Notably four of these refineries are based in the gold refining powerhouse of Switzerland, of which three, PAMP, Valcambi and Argor-Heraeus, are clustered literally within a few kilometres from each other in the golden triangle of Swiss refineries centred within the very south of the Swiss canton of Ticino near the Swiss-Italian border. Metalor Technologies is the exception, as its Swiss headquarters facility is based in Neuchâtel, in the north-west of Switzerland. Of the non-Swiss refineries, Heraeus, Tanaka and Rand Refinery, these are headquartered in Germany, Japan and South Africa, respectively.

Gold Refineries, Heraeus, PAMP, Valcambi, Metalor, Argor-Heraeus, Tanaka, Rand Refinery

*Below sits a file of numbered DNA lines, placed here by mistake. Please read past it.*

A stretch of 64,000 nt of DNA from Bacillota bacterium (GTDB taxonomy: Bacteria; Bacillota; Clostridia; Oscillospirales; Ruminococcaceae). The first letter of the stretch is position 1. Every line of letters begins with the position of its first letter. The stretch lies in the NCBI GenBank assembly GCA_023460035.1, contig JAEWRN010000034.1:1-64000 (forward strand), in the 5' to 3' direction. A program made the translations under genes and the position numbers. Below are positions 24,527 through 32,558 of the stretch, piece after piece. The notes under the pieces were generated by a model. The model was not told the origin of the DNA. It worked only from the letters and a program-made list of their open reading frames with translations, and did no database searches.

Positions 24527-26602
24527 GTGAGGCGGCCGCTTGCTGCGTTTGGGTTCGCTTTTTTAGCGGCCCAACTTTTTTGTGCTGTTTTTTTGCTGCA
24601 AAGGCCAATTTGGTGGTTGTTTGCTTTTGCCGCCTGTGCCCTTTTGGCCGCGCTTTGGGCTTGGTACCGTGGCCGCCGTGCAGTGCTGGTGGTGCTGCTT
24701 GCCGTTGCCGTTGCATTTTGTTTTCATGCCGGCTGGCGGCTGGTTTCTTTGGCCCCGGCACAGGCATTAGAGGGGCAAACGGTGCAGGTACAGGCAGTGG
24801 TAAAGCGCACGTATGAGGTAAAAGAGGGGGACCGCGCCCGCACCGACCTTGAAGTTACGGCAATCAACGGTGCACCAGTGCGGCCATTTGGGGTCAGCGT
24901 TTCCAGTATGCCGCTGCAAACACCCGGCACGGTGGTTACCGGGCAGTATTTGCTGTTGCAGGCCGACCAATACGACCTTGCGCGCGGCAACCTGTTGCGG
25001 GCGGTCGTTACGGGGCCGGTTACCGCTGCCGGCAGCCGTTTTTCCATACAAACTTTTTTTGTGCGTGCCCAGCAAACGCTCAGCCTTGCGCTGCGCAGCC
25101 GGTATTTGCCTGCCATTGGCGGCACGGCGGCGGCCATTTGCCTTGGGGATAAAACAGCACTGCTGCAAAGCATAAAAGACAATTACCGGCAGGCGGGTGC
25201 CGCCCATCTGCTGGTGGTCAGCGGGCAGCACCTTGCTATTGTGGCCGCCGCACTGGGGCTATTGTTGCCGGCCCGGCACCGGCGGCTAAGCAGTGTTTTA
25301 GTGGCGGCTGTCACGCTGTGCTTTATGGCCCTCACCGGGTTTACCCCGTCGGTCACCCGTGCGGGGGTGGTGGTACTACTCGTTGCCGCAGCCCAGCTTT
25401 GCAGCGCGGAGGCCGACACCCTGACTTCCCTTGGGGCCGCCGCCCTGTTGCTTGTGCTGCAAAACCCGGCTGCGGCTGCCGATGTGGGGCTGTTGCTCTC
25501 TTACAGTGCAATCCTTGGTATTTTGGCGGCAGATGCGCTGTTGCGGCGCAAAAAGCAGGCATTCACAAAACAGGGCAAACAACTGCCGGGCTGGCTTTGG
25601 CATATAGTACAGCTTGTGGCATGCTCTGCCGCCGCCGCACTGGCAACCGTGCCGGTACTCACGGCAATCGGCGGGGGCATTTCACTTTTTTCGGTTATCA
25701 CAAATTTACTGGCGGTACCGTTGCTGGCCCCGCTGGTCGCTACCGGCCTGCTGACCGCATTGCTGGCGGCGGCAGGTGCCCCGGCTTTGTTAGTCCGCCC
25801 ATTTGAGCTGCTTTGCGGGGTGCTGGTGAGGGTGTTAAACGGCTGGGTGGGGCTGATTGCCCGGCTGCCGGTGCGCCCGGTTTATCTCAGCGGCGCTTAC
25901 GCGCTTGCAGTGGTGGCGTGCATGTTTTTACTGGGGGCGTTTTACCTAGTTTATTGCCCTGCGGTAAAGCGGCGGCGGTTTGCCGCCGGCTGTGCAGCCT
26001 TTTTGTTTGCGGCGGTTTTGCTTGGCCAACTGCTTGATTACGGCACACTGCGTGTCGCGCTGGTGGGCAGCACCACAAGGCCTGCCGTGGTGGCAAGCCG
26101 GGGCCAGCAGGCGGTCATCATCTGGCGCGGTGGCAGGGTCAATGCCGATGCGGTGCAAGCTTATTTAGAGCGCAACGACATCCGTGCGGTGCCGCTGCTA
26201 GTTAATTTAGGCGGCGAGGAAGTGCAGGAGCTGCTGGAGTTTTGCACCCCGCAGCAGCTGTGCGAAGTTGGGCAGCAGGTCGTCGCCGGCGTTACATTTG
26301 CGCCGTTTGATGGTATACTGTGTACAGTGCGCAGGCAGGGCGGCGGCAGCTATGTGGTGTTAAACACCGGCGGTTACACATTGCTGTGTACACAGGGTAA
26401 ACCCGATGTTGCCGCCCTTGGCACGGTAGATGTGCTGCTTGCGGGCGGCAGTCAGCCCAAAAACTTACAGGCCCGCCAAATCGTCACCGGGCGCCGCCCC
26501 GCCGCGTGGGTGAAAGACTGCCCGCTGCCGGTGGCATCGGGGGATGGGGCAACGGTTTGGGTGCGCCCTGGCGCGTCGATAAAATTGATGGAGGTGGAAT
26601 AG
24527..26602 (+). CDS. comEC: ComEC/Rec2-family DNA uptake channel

International in Scale and Ownership

Although three of the four giant Swiss refineries have historically each been owned by a Swiss bank, and although groups such as Heraeus and Tanaka are still privately owned and controlled by founding shareholders, its important to note that none of these giant refineries are purely local concerns, so their headquarters locations are to some extent a secondary concern. From operating facilities, to metal supplier networks, to customer bases, all of these refineries are now absolutely global in nature.

For example, Metalor operates four precious metals refineries globally, in Switzerland, Hong Kong, Singapore and Massachusetts (US). Heraeus runs gold refining and gold bar production facilities in Hanau (Germany), Hong Kong, and Newark (US). In addition to its Swiss refinery, PAMP, part of the Geneva-based MKS PAMP group, runs a joint venture refinery in New Delhi, in conjunction with MMTC, a large state-owned Indian trading company.